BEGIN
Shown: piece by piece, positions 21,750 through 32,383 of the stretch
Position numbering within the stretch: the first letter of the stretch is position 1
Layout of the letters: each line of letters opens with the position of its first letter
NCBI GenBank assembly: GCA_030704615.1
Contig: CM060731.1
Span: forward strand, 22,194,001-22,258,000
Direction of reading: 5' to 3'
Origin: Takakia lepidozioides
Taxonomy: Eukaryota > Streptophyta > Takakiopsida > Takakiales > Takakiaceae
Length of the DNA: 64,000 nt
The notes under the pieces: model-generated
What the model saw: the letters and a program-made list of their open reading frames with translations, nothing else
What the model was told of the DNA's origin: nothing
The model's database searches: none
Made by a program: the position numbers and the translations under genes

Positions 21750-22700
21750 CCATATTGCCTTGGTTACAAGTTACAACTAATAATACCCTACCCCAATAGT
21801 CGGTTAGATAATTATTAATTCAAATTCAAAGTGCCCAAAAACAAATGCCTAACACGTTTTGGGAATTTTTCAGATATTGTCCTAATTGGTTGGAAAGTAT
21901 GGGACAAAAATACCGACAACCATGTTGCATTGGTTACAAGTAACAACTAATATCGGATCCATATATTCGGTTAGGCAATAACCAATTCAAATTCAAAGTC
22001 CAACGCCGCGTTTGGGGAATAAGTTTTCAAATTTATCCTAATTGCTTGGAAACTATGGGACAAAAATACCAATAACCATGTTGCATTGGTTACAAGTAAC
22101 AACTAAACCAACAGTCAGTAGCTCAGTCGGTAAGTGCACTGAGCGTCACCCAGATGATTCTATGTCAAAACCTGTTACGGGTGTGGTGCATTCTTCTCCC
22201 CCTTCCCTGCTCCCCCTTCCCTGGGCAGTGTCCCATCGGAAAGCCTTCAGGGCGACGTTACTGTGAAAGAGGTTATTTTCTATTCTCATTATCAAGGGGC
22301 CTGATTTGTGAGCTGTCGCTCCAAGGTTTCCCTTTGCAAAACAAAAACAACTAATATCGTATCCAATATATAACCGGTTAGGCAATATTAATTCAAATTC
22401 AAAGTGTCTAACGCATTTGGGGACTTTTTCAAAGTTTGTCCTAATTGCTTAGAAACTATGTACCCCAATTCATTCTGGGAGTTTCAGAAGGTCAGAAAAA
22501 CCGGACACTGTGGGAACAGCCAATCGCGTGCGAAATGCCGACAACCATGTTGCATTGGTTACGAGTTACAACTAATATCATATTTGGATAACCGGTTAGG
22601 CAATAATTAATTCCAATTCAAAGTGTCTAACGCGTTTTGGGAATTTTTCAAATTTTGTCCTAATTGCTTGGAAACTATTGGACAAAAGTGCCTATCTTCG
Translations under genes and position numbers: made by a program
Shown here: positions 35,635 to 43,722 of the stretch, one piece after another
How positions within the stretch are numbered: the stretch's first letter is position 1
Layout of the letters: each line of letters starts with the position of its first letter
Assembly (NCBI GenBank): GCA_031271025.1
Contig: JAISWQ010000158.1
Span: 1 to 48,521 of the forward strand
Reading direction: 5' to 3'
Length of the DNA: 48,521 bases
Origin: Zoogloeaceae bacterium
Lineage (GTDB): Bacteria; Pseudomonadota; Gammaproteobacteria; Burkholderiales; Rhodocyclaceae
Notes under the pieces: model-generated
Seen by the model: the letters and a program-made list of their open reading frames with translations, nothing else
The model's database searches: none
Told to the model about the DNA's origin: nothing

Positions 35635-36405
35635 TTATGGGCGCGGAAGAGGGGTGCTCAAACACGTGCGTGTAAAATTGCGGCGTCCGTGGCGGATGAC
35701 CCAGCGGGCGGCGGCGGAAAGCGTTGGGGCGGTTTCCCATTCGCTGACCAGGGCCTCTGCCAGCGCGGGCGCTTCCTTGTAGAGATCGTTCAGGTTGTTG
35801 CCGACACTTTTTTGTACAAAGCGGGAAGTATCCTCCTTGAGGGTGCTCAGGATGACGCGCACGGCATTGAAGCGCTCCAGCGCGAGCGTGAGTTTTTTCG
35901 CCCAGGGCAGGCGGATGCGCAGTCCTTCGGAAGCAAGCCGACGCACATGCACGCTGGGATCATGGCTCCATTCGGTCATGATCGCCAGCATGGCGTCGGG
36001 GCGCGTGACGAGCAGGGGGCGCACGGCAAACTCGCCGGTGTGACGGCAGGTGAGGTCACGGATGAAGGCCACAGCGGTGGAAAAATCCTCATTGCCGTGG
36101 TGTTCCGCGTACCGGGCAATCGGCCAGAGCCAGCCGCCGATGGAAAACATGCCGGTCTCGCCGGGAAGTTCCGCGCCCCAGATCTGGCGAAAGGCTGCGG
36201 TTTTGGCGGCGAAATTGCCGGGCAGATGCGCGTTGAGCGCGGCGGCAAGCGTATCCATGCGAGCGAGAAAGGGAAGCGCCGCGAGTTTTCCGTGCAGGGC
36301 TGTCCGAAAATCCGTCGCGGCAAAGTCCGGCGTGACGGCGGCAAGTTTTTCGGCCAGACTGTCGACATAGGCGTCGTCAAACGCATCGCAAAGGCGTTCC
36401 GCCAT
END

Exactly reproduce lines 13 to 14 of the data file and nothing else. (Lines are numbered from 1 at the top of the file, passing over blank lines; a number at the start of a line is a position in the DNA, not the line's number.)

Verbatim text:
What the model was told of the DNA's origin: nothing
The model's database searches: none